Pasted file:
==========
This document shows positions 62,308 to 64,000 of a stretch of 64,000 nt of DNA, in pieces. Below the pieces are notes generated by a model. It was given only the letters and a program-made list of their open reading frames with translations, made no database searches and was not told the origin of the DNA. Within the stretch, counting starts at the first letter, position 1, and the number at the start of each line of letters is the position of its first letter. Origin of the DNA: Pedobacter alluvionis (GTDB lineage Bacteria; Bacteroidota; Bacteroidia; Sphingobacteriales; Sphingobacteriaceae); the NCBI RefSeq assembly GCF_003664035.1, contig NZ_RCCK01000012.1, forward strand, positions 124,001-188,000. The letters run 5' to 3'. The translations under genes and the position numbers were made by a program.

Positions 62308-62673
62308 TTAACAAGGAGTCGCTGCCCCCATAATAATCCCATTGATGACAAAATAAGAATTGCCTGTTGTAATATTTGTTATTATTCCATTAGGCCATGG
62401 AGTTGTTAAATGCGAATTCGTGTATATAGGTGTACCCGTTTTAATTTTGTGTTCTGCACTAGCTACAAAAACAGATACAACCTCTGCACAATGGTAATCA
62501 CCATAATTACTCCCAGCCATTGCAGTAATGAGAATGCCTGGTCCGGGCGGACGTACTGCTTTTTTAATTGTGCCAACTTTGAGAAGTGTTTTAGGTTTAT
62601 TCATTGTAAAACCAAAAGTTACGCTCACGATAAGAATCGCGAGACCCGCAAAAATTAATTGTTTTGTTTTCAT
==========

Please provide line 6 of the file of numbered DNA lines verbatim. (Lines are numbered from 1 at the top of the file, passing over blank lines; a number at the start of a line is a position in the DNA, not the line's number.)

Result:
62601 TCATTGTAAAACCAAAAGTTACGCTCACGATAAGAATCGCGAGACCCGCAAAAATTAATTGTTTTGTTTTCAT